Risk for developing new cancer in other breast increased for survivors with BRCA mutation

December 8, 2011, American Association for Cancer Research

Breast cancer survivors who carry the BRCA1 or BRCA2 genetic mutation are at high risk for developing contralateral breast cancer — a new primary tumor in the other breast — and certain women within this group of carriers are at an even greater risk based on age at diagnosis and first tumor status, according to data presented at the 2011 CTRC-AACR San Antonio Breast Cancer Symposium, held Dec. 6-10, 2011.

"Our studies show that certain subgroups of women [with this mutation] who have already had cancers are also at risk for developing a second new cancer in their other breast, much more so than survivors who do not carry the mutation," said Alexandra J. van den Broek, M.Sc., a doctoral candidate at the Netherlands Cancer Institute. "Our study is, as far as we know, the first study showing that within certain carriers of BRCA , subgroups with an increased or decreased risk for contralateral breast cancer (CBC) can be made."

Researchers surveyed 5,061 women diagnosed with unilateral, invasive breast cancer at 10 hospitals in the Netherlands. Two hundred eleven women (4.2 percent) were carriers of the or BRCA2 mutation. Overall, at a median of 8.4 years of follow-up, 8.6 percent of participants developed CBC.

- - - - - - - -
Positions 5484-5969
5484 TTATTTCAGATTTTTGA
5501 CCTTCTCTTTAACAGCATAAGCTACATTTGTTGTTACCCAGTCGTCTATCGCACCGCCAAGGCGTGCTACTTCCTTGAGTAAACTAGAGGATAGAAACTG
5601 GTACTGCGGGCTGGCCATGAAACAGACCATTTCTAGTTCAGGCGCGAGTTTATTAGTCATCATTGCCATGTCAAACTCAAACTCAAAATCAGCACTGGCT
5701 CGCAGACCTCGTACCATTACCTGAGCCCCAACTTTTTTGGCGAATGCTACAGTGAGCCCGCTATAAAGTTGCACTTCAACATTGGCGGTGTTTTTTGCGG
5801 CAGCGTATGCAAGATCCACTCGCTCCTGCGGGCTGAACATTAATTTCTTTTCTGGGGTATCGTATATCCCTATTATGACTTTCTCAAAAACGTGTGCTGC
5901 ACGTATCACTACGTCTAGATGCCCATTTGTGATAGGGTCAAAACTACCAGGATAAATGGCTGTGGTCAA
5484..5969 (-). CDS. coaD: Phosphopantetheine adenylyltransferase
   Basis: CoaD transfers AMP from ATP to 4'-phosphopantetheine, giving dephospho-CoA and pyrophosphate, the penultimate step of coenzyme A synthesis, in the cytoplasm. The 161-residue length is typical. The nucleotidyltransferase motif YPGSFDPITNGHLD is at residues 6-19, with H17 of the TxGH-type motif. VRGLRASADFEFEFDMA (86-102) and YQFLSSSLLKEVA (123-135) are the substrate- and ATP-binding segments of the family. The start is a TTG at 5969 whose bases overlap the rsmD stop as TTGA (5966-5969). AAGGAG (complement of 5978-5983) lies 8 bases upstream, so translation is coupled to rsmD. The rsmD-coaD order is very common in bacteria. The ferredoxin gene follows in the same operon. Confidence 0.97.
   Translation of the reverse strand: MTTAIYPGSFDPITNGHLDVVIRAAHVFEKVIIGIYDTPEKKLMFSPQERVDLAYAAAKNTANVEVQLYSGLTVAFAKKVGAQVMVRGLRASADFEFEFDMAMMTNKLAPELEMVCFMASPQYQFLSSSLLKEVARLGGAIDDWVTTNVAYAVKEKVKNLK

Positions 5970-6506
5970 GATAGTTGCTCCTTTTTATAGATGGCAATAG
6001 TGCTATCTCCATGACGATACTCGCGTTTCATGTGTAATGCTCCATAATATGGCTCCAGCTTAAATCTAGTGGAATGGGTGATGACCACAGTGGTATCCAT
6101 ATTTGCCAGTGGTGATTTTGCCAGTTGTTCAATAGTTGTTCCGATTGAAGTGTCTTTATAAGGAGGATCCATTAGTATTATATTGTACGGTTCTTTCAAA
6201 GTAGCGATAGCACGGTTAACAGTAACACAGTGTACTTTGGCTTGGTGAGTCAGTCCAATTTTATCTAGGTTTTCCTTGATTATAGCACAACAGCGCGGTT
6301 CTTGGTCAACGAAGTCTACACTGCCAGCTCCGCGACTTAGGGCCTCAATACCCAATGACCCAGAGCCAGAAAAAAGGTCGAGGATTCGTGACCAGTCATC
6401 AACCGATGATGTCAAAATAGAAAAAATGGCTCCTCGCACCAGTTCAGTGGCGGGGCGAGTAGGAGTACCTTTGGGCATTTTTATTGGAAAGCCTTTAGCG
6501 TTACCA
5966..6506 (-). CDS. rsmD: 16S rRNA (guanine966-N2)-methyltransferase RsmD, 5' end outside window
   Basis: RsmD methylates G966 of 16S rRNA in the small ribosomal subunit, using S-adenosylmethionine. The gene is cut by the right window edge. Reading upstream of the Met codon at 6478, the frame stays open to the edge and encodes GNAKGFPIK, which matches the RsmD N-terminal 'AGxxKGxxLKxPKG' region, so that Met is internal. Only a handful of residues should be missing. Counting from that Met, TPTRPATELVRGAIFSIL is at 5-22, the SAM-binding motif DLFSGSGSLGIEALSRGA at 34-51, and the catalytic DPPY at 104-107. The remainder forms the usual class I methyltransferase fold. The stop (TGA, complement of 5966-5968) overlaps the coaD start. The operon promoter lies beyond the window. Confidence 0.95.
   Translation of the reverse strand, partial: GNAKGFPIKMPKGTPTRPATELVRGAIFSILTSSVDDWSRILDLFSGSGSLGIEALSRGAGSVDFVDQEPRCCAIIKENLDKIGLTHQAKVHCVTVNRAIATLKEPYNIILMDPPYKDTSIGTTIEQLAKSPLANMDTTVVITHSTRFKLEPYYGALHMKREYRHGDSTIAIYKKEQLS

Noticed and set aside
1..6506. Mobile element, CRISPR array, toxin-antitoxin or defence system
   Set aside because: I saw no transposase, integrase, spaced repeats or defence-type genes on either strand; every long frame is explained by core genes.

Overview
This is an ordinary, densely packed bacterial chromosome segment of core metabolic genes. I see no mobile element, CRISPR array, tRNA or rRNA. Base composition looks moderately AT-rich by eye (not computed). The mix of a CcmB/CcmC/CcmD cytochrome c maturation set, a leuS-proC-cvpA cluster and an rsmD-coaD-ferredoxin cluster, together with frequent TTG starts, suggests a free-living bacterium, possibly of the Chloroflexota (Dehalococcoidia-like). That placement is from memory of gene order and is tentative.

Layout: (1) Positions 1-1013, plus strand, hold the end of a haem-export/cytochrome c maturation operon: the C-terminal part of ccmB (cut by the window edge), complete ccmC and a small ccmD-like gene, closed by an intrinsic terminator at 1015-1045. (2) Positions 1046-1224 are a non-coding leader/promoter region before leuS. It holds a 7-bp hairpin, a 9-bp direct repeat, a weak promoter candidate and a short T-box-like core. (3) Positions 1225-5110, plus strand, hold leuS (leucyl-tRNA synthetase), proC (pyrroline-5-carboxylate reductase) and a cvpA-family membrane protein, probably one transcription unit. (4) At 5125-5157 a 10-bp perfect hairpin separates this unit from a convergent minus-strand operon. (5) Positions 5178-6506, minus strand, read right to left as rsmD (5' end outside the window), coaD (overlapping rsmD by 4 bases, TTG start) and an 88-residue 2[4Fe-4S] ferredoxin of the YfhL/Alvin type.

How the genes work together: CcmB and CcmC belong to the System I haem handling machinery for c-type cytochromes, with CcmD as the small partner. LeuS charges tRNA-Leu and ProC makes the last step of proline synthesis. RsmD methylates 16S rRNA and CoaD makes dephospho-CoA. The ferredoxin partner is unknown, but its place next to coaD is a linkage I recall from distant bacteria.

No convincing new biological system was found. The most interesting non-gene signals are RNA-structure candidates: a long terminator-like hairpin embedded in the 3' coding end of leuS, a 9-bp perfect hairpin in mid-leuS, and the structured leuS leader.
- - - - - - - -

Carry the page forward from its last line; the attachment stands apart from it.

Van den Broek and colleagues found that the overall 10-year risk for developing CBC in noncarriers was 6.0 percent, while risk for carriers was 17.9 percent.

For carriers diagnosed with their first breast cancer when aged younger than 40 years, the 10-year risk for CBC jumped to 26.0 percent. For carriers between the ages of 40 and 50 years at first diagnosis, the risk was 11.6 percent. In addition, mutation carriers with a triple-negative first tumor had a 10-year cumulative CBC risk of 18.9 percent compared with 11.2 percent among carriers with a non-triple-negative first tumor.

Although these numbers can be overwhelming to carriers who have already survived breast cancer, van den Broek said it is crucial to know who is most at risk and by how much.

"Guidelines for prophylactic measures and screening in the follow-up of patients with carrying the BRCA1 or BRCA2 mutation are important to provide patients with the best information and counseling," she said. "If these results are confirmed, [it will be] possible to personalize the guidelines for these specific subgroups."

The next step will be to confirm the results in larger studies and to look at other factors that define subgroups of patients with an increased or decreased risk for CBC.

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